An exhibition of architectural models by Hariri and Hariri Architecture in conversation with gallery artists opens at Nancy Hoffman on December 15, 2016 and continues through January 28, 2017. For the first time, Nancy Hoffman Gallery will show architectural models in juxtaposition to works by gallery artists.
“Dialogues” came about as a result of my visit to Hariri and Hariri Architecture’s offices, where models, created over the years, are readily viewable. The models are not simply architectural models, practical proposals for projects, residential, commercial, etc. These are models with a vision. Each is a work of art, made with tender loving care over months; each is artful, intriguing, inspiring and stimulating. Each exemplary of the firm’s vision to “create places of contemplation, places that incorporate time and memory, in which there is a sense of a passage or a journey.”
I was stimulated by the visuals in the models and how several of them were like a melody to songs by gallery artists. A model for a building constructed like a bridge, Fog Habitat proposed for The Embarcadero in San Francisco, called to mind Don Eddy’s recent paintings of the bridges of New York, such as Metal City. Hariri and Hariri Architecture’s unconventional lighthouse, Beacon of Light, a stone, glass and steel sculpture struck a chord with Sarah Bridgland Constructions on paper of balsa wood, paint, construction board and oil pastel. The model for “Mobius Strip Hybrid Stair” echoed Ilan Averbuch’s The Tower and the Snail, a sculpture with a tower not unlike the spiral of the staircase. Visual parallels.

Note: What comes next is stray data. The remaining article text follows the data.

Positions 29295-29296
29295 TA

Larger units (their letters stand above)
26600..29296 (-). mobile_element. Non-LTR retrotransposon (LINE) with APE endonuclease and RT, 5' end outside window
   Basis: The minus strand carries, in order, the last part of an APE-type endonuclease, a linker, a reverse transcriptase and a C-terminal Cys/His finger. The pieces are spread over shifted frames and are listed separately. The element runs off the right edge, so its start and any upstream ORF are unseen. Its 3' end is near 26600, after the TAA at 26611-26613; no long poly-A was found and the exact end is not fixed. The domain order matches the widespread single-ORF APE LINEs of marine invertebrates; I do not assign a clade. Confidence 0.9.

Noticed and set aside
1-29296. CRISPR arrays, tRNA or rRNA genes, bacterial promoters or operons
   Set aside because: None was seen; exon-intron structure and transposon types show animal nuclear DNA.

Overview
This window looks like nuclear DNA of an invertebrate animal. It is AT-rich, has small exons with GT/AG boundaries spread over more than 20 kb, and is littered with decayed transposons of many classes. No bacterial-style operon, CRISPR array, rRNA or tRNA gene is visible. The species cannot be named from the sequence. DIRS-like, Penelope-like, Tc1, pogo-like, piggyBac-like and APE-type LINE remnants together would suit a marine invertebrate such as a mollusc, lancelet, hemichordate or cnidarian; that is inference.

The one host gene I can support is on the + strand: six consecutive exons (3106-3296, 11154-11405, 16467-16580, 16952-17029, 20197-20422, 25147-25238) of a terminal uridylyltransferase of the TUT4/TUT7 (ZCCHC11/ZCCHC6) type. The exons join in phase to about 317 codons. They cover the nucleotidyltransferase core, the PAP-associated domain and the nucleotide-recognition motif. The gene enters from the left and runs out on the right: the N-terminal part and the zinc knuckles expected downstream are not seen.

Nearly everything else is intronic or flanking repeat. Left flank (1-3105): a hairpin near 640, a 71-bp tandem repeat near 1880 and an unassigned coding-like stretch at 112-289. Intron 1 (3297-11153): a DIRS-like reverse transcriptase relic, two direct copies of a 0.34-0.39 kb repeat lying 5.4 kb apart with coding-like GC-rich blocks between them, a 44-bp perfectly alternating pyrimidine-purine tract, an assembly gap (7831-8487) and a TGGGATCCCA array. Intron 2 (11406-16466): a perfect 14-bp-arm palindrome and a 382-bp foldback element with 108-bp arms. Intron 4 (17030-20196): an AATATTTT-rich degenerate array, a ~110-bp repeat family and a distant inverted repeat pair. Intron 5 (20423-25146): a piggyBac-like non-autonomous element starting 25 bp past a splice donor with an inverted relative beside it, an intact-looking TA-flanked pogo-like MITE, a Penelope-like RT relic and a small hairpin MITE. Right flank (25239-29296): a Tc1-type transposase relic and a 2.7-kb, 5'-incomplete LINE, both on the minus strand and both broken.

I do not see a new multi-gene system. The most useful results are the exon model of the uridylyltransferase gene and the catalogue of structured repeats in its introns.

Rather than address the topic of art and architecture didactically or historically, this exhibition is a visual celebration of the communality of form as it moves from architecture to painting, from architecture to sculpture, from architecture to drawing.
Hariri & Hariri Architecture is a New York based architecture and design firm established in 1986 by Iranian-born Cornell-educated sisters Gisue Hariri and Mojgan Hariri. For three decades, they have focused on a holistic approach to design ranging from master planning and architecture to interior design, furniture, lighting, product design and jewelry. The firm’s approach is rooted in the belief that design is fundamental to improving the quality of life. With an integrated, unified approach architecture can become a total work of art. The Hariris’ fascination with organic forms and faceted geometry of rocks, crystals and geological formations has resulted in a series of award winning architectural projects, product, lighting, furniture and a jewelry line.
In March 2006 Rizzoli published Hariri & Hariri Houses, the firm’s second monograph, with a foreword by Richard Meier and an introduction by Paul Goldberger. In 2010 The Images Publishing Group published Hariri & Hariri – Buildings & Projects.